Moebius Syndrome Causes Facial Paralysis

Moebius Syndrome

Moebius Syndrome is a rare neurological disorder present at birth, which is characterized by facial paralysis and the inability to move the eyes from side to side, they can’t form facial expressions or blink their eyes. Children and adults with facial paralysis may be unable to smile, frown, raise their eyebrows, close their eyelids or pucker their lips. This not only results in lack of facial expression but may also result in drooling and difficulty with speech. Infants can have difficulty with sucking and swallowing. Other cranial nerves may be affected, especially the 3rd, 4th, 5th, 9th, 10th and 12th.  There may be skeletal involvement causing hand/feet anomalies and/or club feet. 

Social and Lifestyle Effects

Moebius syndrome does not prevent individuals from experiencing personal and professional success. Due to the importance of facial expression and smiling in social interaction, the inability to form either can lead to individuals with Möbius being perceived as unhappy, unfriendly or uninterested in conversations. Individuals who are familiar with Möbius patients such as family or friends can recognize other signals of emotion such as body language, to the point that they sometimes report forgetting that the person has facial paralysis. Indeed, people with Moebius syndrome are often adept at compensating for a lack of expression by using body language, posture, and vocal tone to convey emotion.


The cause of Moebius syndrome is unknown. Research is ongoing to try and establish environmental and/or genetic factors that may be connected to incidences of Moebius syndrome. What is clear is that the development of the cranial nerves VI and VII is somehow disrupted as the embryo grows in the womb. In more severe cases, additional cranial nerves are involved. A small percentage of cases of Moebius syndrome have been reported to run in families but there is no single clear pattern of inheritance and the majority of cases of Moebius syndrome are sporadic.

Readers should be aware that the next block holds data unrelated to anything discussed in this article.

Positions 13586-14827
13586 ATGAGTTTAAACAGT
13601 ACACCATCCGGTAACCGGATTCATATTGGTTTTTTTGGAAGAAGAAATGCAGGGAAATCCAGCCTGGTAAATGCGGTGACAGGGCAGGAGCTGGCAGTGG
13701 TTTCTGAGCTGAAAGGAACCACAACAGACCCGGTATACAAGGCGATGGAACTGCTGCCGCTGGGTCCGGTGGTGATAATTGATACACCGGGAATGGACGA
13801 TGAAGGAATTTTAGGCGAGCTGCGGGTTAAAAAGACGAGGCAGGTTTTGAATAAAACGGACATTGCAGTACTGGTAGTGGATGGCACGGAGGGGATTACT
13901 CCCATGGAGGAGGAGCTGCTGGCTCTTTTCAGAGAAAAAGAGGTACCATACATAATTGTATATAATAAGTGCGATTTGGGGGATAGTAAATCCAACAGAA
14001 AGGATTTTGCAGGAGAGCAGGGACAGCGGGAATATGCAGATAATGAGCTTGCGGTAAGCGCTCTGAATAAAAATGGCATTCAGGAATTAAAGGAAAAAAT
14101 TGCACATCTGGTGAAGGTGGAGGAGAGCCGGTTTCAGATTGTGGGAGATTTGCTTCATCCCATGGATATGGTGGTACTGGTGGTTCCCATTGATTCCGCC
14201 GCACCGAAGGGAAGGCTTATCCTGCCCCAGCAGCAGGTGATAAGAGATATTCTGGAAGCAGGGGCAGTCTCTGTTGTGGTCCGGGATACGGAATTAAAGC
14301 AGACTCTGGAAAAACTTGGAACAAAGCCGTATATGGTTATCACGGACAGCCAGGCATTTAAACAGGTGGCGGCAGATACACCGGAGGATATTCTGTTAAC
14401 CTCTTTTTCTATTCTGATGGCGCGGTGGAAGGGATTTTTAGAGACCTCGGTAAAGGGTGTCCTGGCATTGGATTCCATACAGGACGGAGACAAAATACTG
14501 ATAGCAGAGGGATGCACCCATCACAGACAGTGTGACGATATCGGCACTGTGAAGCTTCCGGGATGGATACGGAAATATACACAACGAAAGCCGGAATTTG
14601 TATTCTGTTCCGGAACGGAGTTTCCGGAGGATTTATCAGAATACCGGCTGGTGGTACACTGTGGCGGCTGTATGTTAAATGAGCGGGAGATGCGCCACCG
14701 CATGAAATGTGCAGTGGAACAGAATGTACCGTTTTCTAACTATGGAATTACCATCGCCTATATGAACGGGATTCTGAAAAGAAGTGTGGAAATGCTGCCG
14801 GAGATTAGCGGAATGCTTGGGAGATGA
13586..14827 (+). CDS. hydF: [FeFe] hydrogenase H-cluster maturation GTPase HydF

There may well be sub-groups of Moebius syndrome and these may have different causes, but this still remains a subject of research.


  • Lack of facial expression; inability to smile
  • Feeding, swallowing and choking problems
  • Keeping head back to swallow
  • Eye sensitivity due to inability to squint
  • Motor delays due to upper body weakness
  • Absence of lateral eye movement
  • Absence of blinking
  • Strabismus (crossed eyes)
  • Drooling
  • High palate
  • Short or deformed tongue
  • Limited movement of tongue
  • Submucous cleft palate
  • Dental problems
  • Hearing impairment
  • Articulation / speech disorders
  • Minor mid-line anomalies
  • Club feet
  • Hand/feet deformities

Although they may crawl and walk later, most children with Moebius Syndrome eventually catch up.  Speech problems often respond to therapy, but may persist due to impaired mobility of the tongue and/or mouth. As children get older, the lack of facial expression and an inability to smile may become the dominant visible symptoms. Moebius Syndrome is sometimes but usually infrequently, accompanied by Pierre Robin Syndrome and Poland’s Anomaly.


There is currently no test for Moebius syndrome and diagnosis is based on assessment of the physical symptoms and taking into account the medical history of the individual. Further examinations such as CAT scan or MRI of the brain and brainstem may be carried out in order to confirm the diagnosis. The first indication that an infant has Moebius syndrome may be a mask-like expression when crying.


There is no specific course of treatment for Moebius syndrome. Treatment is supportive and in accordance with symptoms. Infants may require feeding tubes or special bottles to maintain sufficient nutrition. Surgery may correct crossed eyes and improve limb and jaw deformities. Physical and speech therapy often improves motor skills and coordination, and leads to better control of speaking and eating abilities. Plastic reconstructive surgery may be beneficial in some individuals. Nerve and muscle transfers to the corners of the mouth have been performed to provide limited ability to smile.